The Supreme Court has held the six months cooling period should not come in the way for allowing the plea for dissolution of marriage by mutual consent when it has broken down irretrievably.

Agreeing that "technicality should be tampered by pragmatism, if substantive justice was to be done to the parties," a bench comprising justices Altamas Kabir and J Chelameswar said there may be occasions when in order to do complete justice to the parties it becomes necessary for this Court to invoke its powers under Article 142 in an irreconcilable situation.

"We have carefully considered the submissions made on behalf of the parties and have also considered our earlier decision. It is no doubt true that the Legislature had in its wisdom stipulated a cooling period of six months from the date of filing of a petition for mutual divorce till such divorce is actually granted, with the intention that it would save the institution of marriage.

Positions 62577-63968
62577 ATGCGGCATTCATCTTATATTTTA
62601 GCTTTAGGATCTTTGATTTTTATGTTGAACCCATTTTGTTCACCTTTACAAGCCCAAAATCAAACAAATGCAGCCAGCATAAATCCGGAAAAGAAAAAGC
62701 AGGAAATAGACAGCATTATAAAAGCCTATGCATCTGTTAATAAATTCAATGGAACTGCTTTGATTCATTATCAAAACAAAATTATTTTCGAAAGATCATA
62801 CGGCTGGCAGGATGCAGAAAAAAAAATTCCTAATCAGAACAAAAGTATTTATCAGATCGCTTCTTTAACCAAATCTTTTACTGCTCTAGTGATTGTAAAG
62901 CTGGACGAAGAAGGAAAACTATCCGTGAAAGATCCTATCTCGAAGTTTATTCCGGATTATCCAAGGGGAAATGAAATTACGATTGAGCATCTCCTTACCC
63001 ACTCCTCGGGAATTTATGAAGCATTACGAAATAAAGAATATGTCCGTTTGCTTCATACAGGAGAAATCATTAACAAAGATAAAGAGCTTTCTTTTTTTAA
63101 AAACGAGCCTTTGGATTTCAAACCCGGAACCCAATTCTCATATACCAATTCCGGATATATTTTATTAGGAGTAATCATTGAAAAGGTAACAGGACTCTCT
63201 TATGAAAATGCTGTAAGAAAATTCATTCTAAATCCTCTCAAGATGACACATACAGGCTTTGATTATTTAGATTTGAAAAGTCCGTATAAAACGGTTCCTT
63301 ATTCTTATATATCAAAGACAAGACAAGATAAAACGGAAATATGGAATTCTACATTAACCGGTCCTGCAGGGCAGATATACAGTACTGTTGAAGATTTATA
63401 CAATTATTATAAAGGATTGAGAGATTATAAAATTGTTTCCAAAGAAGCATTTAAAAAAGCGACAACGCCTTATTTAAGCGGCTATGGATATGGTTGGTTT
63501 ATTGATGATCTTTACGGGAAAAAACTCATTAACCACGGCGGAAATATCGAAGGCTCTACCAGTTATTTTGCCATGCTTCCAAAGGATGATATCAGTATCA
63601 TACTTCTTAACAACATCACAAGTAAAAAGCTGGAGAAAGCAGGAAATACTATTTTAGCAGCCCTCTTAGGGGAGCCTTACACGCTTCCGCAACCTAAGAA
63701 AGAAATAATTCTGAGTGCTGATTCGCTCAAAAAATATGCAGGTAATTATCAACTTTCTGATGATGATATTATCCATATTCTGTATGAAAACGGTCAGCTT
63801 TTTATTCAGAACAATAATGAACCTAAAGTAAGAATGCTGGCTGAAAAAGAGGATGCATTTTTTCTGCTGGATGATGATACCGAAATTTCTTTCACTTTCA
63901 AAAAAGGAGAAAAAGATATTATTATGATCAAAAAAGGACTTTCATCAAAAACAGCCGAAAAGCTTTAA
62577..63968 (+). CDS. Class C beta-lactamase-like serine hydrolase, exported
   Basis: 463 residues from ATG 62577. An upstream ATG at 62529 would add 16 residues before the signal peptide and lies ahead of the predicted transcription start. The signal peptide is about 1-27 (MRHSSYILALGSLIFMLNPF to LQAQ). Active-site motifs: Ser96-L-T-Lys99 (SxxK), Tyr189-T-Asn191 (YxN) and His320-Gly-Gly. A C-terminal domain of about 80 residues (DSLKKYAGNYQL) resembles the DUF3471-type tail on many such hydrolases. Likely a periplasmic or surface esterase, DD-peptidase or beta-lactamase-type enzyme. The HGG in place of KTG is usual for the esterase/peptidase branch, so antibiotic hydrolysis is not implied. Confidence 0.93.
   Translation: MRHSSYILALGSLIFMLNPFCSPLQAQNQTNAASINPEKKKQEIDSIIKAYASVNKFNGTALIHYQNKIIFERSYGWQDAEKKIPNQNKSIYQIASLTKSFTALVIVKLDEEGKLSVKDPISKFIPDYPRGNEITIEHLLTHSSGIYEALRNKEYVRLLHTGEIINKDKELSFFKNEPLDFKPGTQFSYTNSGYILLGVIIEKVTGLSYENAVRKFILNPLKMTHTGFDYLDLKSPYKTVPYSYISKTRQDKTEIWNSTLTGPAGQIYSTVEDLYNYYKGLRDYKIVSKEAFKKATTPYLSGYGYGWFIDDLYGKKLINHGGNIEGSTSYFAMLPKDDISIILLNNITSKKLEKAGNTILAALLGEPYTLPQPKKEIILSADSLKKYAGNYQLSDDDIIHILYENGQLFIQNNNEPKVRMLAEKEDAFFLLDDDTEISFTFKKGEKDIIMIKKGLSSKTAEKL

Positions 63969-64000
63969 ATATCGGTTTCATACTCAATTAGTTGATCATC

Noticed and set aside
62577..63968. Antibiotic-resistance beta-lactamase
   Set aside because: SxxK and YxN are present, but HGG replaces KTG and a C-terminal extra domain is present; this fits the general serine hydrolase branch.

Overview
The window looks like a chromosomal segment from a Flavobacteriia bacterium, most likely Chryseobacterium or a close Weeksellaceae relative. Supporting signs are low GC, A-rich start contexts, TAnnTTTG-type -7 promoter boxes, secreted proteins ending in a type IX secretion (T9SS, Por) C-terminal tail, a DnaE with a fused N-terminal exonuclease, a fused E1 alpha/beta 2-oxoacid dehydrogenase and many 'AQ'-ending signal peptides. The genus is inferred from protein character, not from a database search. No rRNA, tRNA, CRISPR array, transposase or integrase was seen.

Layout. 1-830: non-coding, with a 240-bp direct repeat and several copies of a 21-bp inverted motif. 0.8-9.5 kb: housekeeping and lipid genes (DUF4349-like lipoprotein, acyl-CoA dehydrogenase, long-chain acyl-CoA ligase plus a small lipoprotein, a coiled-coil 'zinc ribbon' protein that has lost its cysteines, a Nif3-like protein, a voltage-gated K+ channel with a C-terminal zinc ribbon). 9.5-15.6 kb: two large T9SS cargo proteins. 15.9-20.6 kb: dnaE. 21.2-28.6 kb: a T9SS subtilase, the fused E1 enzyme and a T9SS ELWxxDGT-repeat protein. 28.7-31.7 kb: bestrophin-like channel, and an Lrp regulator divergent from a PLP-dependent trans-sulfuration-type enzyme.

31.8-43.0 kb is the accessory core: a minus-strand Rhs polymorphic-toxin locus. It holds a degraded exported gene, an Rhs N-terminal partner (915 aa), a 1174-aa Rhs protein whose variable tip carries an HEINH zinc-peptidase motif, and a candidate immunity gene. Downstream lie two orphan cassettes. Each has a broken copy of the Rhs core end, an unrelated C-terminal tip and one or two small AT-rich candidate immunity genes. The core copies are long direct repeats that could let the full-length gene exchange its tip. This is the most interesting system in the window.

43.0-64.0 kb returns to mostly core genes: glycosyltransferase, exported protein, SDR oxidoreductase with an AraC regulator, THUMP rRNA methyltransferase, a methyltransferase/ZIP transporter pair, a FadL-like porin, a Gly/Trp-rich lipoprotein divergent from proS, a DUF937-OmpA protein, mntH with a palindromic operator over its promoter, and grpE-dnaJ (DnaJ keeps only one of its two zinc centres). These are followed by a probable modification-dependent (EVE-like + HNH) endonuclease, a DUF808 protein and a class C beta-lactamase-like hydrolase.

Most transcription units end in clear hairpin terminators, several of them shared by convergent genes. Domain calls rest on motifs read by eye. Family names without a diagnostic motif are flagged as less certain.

"It is also true that the intention of the Legislature cannot be faulted with, but there may be occasions when in order to do complete justice to the parties it becomes necessary for this Court to invoke its powers under Article 142 in an irreconcilable situation," the bench said.

The bench allowed the appeal of a couple, the woman based in Delhi and her husband in Canada, against the order of the lower court which on April 13 posted the hearing of their joint petition on October 15 for the purpose of second motion, as contemplated under Section 13-B of the Hindu Marriage Act which deals with divorce by mutual consent.